Reciprocity: Giving and Receiving through the Lens of Refugees and Asylum Seekers Across the UK




Refugee week should last 365 days a year. This is why, a post-refugee week a group of refugee photographers have come together to challenge stereotypes about people seeking safety, a project curated by the Socially Engaged Art Salon, IMIX and Jemima Compton, a Master’s student from the University of Sussex.


In this exhibition, 8 participants used disposable cameras to take photos on the theme of ‘Giving and Receiving’. The reason for this theme is to explore the importance of reciprocity amongst refugee communities. In the UK, the government’s Hostile Environment policies mean that asylum seekers are not allowed to work. This means that their freedoms are restricted and people cannot help but be reliant on state and charitable aid. This feeds narratives that portray migrants as benefit hoarders who get to stay in hotels when the reality is that most people want to work, contribute and have the same rights as those with citizenship do.


The participants were each given a disposable camera and were asked to take pictures on the theme of ‘giving and receiving. The photos revealed different ideas related to the theme including everyday reciprocal exchanges with friends, the public, nature and animals.

In this exhibition, our participants demonstrate what giving and receiving mean to them. And ultimately, here they are, giving a gift to you through their photography in this exhibition.


Some of the works from the project will be exhibited at the BMECP Centre, 10A Fleet St. Brighton BN1 4ZE July 8-15 Monday to Friday 10am-5pm


The exhibition was supported by Sussex University, IMIX and Art Council England



Hannah: I quite like the way these ones are. They bear nostalgia


The experience got me out of the house. I recall not being out of the house a while before the project’s timeline. I prefer not to use people as subjects. (I prefer abstract but heavy on the thought if that makes sense).


I chose to take pictures of these subjects as they are part of nature. Nature is freely given to us. We also receive from nature. I may have been feeding the birds or watching the waterfall but they’d go on without me and nevertheless.


The asylum process (as I am an asylum seeker) can be a lonely experience. It can be degrading and painful to walk. People are harsh because you have nothing, literally.


When you said it’s about giving and receiving, I knew it’d be an interesting project. When you are not allowed to work or study further and get £40.80 per week to cater for food, clothes and well-being, you are mostly ever on the receiving end. ‘It may be giving someone a meal or a smile,’ you said but these are basic needs according to Marlow’s hierarchy of needs because we are human beings too who can do everything but gave up our everything for survival.


The photos are a feeling of freedom.


Oh to flow free like water,


Oh to shine beautifully like a flower,


Oh to fly as a bird,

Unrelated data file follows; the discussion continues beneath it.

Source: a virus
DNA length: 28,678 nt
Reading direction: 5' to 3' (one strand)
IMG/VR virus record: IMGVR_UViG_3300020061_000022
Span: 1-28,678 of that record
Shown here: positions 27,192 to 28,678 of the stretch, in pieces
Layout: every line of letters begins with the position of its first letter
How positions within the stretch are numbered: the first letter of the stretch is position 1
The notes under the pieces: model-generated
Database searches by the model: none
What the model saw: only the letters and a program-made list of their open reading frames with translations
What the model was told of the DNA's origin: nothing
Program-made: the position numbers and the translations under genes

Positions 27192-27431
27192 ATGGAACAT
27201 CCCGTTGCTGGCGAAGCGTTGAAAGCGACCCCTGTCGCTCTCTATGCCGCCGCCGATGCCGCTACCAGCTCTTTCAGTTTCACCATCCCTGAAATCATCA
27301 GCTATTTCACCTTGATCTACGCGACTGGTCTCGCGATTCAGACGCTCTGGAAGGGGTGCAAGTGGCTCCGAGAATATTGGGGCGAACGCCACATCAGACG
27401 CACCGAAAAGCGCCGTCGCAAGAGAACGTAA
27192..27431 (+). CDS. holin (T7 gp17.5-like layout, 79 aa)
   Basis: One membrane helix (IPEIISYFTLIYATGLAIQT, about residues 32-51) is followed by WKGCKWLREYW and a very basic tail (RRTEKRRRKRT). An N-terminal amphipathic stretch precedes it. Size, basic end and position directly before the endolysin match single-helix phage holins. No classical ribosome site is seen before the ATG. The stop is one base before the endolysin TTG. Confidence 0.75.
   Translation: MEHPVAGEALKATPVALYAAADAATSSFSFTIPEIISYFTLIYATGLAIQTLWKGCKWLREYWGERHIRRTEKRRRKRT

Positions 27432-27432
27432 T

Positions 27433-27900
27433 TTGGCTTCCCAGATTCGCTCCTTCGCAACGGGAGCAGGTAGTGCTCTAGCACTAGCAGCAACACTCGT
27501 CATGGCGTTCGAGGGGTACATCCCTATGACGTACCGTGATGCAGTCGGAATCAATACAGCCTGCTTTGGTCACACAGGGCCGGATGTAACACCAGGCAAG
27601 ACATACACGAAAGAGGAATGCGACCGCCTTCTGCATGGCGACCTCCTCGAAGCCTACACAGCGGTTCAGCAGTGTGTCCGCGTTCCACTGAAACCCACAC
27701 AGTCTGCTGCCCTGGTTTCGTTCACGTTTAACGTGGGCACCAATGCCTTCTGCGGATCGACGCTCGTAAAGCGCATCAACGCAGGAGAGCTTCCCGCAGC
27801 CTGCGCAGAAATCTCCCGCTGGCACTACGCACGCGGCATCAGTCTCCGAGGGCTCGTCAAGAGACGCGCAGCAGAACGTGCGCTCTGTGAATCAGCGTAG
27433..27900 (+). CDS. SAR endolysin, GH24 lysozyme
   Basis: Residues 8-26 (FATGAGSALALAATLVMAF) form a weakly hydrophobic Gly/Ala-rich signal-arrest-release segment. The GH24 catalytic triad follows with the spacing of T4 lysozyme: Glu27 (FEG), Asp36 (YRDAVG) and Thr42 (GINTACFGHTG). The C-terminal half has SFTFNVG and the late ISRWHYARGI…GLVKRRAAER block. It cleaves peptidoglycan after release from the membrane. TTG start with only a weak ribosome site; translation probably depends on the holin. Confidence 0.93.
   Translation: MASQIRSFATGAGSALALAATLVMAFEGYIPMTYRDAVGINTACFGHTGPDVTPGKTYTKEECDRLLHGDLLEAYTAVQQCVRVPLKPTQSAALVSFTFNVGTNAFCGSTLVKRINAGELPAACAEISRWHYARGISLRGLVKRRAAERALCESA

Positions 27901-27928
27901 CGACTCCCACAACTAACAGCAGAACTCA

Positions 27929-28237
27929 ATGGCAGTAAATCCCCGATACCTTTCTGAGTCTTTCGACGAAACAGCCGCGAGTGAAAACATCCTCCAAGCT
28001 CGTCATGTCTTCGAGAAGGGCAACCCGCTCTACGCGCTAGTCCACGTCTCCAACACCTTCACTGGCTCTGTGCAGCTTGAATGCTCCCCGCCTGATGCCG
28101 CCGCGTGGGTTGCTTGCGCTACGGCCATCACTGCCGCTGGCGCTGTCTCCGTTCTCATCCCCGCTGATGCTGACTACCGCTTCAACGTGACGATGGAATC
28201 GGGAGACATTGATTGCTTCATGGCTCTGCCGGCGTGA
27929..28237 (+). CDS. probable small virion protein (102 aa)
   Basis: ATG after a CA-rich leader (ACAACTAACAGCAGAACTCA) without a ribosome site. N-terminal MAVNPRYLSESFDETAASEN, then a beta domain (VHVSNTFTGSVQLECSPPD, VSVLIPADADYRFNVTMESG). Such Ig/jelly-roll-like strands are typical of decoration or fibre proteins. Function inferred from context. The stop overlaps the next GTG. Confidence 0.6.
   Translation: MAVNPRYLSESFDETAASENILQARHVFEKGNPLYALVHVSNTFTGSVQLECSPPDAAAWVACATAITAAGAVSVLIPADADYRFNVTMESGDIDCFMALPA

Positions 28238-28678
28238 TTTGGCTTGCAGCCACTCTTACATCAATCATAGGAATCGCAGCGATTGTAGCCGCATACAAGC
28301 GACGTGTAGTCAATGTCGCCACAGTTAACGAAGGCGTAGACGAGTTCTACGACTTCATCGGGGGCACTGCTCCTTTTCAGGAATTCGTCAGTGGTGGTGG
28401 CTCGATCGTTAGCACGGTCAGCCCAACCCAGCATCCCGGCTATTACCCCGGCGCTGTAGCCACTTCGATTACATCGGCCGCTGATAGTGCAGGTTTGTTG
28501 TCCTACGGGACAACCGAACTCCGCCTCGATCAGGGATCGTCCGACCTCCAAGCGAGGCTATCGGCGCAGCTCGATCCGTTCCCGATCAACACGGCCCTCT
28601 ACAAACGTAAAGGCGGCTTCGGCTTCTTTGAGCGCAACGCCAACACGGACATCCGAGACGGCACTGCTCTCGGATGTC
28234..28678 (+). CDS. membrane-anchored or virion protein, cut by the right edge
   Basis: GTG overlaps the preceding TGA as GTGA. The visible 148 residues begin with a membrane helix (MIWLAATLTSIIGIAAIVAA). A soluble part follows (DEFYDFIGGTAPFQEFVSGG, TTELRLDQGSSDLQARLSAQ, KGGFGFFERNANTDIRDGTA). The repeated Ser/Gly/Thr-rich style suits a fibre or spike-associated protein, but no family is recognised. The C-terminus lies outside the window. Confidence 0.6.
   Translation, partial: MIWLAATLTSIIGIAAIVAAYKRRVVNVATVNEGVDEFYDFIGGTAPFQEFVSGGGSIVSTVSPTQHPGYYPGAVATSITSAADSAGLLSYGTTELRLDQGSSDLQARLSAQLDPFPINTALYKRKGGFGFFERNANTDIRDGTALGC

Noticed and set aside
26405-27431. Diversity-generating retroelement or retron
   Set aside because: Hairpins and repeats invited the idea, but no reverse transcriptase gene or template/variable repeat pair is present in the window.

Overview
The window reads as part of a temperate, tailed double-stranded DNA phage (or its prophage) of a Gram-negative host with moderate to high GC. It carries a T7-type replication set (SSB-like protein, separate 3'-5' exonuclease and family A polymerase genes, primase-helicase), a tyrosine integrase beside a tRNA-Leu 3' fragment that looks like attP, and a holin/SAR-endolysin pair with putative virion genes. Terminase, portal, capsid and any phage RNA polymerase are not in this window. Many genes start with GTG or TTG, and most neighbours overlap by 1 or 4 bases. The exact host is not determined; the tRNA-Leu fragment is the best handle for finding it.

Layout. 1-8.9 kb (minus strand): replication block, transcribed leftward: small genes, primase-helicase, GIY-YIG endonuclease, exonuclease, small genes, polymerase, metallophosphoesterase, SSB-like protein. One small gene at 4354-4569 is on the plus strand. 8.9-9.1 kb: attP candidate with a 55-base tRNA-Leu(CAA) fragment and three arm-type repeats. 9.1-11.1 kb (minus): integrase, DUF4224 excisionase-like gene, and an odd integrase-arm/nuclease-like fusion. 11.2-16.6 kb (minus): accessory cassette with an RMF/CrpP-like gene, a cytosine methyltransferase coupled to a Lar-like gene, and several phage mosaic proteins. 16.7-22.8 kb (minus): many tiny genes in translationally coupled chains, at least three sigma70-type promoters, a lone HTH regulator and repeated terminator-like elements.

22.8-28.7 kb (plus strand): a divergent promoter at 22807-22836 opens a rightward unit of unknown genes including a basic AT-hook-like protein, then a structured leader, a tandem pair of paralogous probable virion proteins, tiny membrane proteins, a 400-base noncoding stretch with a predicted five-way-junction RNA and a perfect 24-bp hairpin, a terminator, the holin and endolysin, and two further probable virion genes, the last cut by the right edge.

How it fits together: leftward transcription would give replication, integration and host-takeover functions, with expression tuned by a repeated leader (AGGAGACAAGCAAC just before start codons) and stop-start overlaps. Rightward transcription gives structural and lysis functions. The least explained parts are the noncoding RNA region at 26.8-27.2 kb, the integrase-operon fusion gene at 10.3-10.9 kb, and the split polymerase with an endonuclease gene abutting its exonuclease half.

Oh to be protected like the duck’s children,


OH TO BE…


Oh, to not be inside looking out, to not be a fool who sits alone talking to the moon



Juhaina: ...This was my first time taking photos with this type of camera, it was exciting and scary not knowing what the photo was going to look like when I took the photo. I like the picture of the father and daughter holding hands, it reminds me of my relationship with my father....


...The photo I took of the boy on the beach made me sad. It reminded me of when I first arrived at the UK and I didn’t have anything to do except sit on the beach. But I am glad because things are better now.



Elis: ...Sometimes you don’t realise that giving and receiving go together, it creates a balance. I like the photo of the water, it represents life and freedom.



Ali G: ...When I got to the UK and covid happened I was doing food distribution, it was a very personal moment when I saw this. It’s funny how you can see something in the present that reminds you of the past...



Suso: ...I took a picture of the college because in Gambia I never had a college or school and I didn’t think I would ever be able to go to one. Now I do and it’s very nice....


...This bird came and took my pizza, I was so hungry and angry. I said to my teacher: this isn’t fair this is an English bird not a Gambian bird, I want my food. My teacher is so nice and bought me another pizza.



Amir: ...I really enjoyed this project. When you give something, you are receiving, whether it’s a smile or a gift it’s not important what it is. For example, if you give some food to the birds, they will always be with you. It’s nice to talk to animals, it reminds me of my home. I used to have lots of birds and pets so I really love them...


...One problem was I had plans to take pictures of people on the street, but they didn’t trust me and didn’t know who I am so it was difficult. In the end, my friends helped me.





Tura: The shoes were a gift for my birthday so it reminds me of my birthday...

...My bed because it’s comfy...